statement is not direct evidence of discriminatory intent.
Plaintiff argues that the fact that Mr. Esposito may have
played no role in the decision to terminate him is irrelevant.
He cites Hagelthorn v. Kennecott Corp., 710 F.2d 76 (2d Cir.
1983) as support for its position. Indeed, the facts in
Hagelthorn are similar in that the employee who made the
statement was not the employee who made the decision. Although
Hagelthorn involved a claim under the Age Discrimination in
Employment Act, 29 U.S.C. § 621-634, the court finds it
sufficiently similar to apply to the present case. The court
notes, however, that the statement made in Hagelthorn
unequivocally indicated that age was a deciding factor. The
court feels that in circumstances such as the present one,
direct evidence of age discrimination is difficult to find.
Therefore, in deciding whether a Plaintiff has presented a
prima facie case the court should liberally interpret the
requirements of the fourth element.
While there is a question whether Mr. Esposito made this
statement, it is not within the court's power to make such a
determination on a motion for summary judgment. Therefore, the
court finds that Plaintiff's allegation regarding the statement
made by Mr. Esposito is sufficient to satisfy the fourth
element of a prima facie case of age discrimination.*fn2
Plaintiff has presented a prima facie case. Therefore, the
court must apply the shifting burden formula enunciated by the
United States Supreme Court in McDonnel Douglas Corp. v. Green,
411 U.S. 792, 93 S.Ct. 1817, 36 L.Ed.2d 668 (1973). (See Ioele,
supra; and Matter of Miller Brewing Co. v. State Div. of Human
Rights, 66 N.Y.2d 937, 498 N.Y.S.2d 776, 489 N.E.2d 745
(1985)). This places the burden on Defendant to "rebut the
presumption of discrimination by clearly setting forth, through
the introduction of admissable evidence, legitimate
independent, and nondiscriminatory reasons to support its
employment decision [citations omitted]", Matter of Miller
Brewing Co., 66 N.Y.2d at 938, 498 N.Y.S.2d at 777, 489 N.E.2d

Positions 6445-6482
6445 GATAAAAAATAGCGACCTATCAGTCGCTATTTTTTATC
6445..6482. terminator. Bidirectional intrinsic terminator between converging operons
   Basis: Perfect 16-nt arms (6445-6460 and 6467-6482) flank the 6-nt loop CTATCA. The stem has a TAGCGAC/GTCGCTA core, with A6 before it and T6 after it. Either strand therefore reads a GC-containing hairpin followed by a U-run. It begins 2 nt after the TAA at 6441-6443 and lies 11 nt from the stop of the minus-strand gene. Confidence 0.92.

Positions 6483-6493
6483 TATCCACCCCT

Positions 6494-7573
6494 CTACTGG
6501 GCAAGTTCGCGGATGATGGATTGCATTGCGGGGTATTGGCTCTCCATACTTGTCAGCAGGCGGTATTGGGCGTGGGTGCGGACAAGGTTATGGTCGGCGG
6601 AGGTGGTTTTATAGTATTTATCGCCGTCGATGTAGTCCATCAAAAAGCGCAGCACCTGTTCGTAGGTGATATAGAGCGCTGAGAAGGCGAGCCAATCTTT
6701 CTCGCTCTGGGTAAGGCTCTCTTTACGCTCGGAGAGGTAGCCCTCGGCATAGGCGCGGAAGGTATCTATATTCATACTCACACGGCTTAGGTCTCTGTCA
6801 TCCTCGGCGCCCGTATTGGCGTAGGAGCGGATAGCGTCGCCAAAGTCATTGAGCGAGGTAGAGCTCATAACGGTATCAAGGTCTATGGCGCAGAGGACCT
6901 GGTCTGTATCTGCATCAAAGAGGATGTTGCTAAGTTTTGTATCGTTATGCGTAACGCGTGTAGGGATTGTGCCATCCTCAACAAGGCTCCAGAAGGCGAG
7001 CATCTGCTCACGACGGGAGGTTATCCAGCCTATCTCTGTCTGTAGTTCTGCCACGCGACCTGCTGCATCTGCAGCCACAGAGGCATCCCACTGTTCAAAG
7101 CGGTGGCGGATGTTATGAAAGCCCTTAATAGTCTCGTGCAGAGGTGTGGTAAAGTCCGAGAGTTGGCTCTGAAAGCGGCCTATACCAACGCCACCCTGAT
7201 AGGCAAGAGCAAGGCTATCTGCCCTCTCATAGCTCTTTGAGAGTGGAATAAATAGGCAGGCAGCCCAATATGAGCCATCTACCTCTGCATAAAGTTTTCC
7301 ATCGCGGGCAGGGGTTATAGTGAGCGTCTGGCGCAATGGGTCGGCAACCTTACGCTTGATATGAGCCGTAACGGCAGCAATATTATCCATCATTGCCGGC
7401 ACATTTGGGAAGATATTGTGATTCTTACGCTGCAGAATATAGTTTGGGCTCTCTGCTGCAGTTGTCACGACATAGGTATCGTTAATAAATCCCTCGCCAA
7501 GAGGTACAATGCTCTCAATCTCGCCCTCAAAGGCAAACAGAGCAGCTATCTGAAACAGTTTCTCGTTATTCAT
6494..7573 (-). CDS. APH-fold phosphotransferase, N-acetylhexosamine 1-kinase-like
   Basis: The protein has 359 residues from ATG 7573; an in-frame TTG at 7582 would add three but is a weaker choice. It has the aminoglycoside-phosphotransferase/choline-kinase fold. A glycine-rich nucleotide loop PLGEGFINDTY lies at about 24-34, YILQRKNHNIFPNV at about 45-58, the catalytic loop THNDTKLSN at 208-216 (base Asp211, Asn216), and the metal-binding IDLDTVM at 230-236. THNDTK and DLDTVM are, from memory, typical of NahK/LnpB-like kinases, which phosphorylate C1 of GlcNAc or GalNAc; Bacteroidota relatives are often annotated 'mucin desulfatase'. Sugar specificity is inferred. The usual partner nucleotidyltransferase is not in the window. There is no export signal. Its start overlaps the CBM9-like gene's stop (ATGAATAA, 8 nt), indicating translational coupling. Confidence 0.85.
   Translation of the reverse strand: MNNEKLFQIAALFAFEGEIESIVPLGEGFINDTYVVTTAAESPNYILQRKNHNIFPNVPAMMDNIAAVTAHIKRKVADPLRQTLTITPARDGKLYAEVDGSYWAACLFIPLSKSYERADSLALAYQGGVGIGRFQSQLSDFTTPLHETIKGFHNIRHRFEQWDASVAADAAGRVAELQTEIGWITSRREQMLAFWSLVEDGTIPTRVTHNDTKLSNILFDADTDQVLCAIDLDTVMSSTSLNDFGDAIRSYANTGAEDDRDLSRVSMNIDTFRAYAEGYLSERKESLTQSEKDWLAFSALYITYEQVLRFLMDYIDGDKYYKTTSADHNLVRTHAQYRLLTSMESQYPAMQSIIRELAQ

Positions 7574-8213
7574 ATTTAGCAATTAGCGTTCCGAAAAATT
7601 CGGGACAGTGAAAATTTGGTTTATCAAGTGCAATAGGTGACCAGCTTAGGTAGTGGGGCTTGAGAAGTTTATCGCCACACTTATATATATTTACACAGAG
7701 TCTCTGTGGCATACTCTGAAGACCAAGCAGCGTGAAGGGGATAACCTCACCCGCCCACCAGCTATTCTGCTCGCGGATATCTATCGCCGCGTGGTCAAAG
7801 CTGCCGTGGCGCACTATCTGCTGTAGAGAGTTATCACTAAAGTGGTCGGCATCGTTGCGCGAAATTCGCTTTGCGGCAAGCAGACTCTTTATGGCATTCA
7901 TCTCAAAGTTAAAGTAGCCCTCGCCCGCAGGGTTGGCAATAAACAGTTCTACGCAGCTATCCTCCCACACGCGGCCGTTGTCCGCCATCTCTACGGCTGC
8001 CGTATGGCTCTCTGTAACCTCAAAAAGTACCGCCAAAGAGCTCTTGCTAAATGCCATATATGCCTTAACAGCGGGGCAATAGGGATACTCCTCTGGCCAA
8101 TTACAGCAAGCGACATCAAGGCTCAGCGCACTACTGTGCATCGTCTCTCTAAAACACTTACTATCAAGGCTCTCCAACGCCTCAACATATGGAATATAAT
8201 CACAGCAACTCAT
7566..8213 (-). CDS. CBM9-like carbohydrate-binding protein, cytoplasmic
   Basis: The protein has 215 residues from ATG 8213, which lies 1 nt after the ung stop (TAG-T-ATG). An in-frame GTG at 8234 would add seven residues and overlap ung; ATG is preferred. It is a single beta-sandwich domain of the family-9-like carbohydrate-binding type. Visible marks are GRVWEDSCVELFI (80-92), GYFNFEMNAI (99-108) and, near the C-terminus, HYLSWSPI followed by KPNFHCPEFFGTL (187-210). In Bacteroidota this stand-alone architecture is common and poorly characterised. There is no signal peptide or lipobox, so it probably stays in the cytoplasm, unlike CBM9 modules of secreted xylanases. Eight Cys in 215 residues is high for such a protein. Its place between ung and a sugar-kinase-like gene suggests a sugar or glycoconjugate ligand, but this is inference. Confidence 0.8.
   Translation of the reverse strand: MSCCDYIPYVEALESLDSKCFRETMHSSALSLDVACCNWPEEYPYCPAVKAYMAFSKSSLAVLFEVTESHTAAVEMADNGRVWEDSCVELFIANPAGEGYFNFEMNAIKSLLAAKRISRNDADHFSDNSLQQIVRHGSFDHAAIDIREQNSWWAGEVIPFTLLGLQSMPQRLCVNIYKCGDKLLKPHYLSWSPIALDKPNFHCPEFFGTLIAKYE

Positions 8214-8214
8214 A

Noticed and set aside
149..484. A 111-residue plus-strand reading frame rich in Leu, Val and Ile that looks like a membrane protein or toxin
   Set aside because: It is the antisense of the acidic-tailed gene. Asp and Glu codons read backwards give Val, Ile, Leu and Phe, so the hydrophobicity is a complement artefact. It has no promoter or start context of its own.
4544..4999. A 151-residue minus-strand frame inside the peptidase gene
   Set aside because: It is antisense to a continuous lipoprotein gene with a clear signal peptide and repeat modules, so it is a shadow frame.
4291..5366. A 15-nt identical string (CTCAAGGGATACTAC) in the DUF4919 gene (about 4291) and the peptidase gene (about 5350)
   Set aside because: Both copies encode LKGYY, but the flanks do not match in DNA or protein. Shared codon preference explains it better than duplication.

at 746. Once Defendant makes such a showing, the presumption
created by the prima facie case disappears and the burden
shifts back to Plaintiff to "prove by a preponderance of the
evidence that the legitimate reasons offered by the defendant
were not its true reasons, but were a pretext for
discrimination." Id. at 939, 498 N.Y.S.2d at 778, 489 N.E.2d at
Defendant has presented substantial evidence of corporate
restructuring following its acquisition of the Upstate
operation. Included in this restructuring was a shift of
Plaintiff's responsibilities to his former supervisor, Mr.
Osik. Such corporate restructuring constitutes an independent
and legitimate justification for discharging an employee
sufficient to rebut the presumption of a prima facie case.
See Brown v. General Electric, 144 A.D.2d 746, 534 N.Y.S.2d 743
(3d Dept. 1988); Keith v. Carrier International Corp.,
132 A.D.2d 926, 518 N.Y.S.2d 261 (4th Dept. 1987), appeal denied,
70 N.Y.2d 613, 524 N.Y.S.2d 431, 519 N.E.2d 342 (1987).
Plaintiff argues that this is merely a pretext for age
discrimination. The court recognizes that although Plaintiff
must show by a preponderance that such a justification is
merely a pretext, he need not demonstrate that such proffered
reasons are false. He must only show that age made a difference
in the decision. Hagelthorn, supra at 82. However, Plaintiff
has presented no such evidence.
Plaintiff points to the fact that approximately one year
after his discharge Defendant transferred Plaintiff's former
duties to a new employee, Roger Allen. Facially, this fact
might make Defendant's actions suspect. However, upon closer
the court finds that Mr. Allen is older than Plaintiff, and he
has more seniority with the Company.
The remainder of Plaintiff's argument attacks the wisdom of
Defendant's decision to discharge him. He argues that the
Albany Branch is much larger than the Syracuse Branch and that
just prior to his discharge Plaintiff was so busy that overtime
and weekend hours were common. This, Plaintiff contends, taken
in conjunction with the comments referred to above, creates a
question of fact dictating the denial of summary judgment. The
Whether Defendant's stated reasons for Plaintiff's discharge
are pretextual is clearly a material fact under the substantive
law of this case. However, even viewing the evidence in a light
most favorable to Plaintiff, the court finds that there is no
genuine issue as to Defendant's reasons for discharging
Plaintiff. Plaintiff has only come forward with a few isolated
remarks made by Defendant's employees. This evidence in no way
indicates that Defendant's articulated reasons were merely a
pretext for age discrimination.
Therefore, the court hereby grants Defendant's motion for
summary judgment, dismissing Plaintiff's cause of action.
IT IS SO ORDERED.